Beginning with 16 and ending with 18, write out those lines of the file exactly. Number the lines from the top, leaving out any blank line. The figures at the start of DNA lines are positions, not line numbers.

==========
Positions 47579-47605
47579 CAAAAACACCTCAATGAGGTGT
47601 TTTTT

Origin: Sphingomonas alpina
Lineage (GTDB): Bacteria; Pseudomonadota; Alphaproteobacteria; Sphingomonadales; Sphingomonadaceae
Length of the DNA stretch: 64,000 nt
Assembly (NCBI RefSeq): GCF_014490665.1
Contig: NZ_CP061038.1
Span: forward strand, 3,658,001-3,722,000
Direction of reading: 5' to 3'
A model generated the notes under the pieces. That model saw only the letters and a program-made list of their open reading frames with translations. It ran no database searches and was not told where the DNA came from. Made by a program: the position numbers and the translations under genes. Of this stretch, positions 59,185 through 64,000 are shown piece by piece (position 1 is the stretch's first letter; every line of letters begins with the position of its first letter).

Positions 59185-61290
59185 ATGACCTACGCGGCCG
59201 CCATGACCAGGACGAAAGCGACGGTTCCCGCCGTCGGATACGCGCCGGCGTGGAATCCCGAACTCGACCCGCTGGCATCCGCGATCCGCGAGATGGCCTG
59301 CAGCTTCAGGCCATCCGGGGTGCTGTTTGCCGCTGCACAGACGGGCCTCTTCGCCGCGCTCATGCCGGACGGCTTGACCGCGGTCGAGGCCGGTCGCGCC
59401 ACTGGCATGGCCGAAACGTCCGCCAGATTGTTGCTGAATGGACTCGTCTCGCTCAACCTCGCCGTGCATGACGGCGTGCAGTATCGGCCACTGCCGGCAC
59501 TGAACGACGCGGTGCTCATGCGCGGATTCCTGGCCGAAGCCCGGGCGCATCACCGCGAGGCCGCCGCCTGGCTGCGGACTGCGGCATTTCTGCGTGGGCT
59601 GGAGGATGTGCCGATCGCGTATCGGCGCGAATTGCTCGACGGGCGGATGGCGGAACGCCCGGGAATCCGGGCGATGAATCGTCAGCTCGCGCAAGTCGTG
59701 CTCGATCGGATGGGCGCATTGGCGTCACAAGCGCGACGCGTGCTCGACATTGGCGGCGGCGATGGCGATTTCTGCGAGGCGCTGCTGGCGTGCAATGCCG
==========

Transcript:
59401 ACTGGCATGGCCGAAACGTCCGCCAGATTGTTGCTGAATGGACTCGTCTCGCTCAACCTCGCCGTGCATGACGGCGTGCAGTATCGGCCACTGCCGGCAC
59501 TGAACGACGCGGTGCTCATGCGCGGATTCCTGGCCGAAGCCCGGGCGCATCACCGCGAGGCCGCCGCCTGGCTGCGGACTGCGGCATTTCTGCGTGGGCT
59601 GGAGGATGTGCCGATCGCGTATCGGCGCGAATTGCTCGACGGGCGGATGGCGGAACGCCCGGGAATCCGGGCGATGAATCGTCAGCTCGCGCAAGTCGTG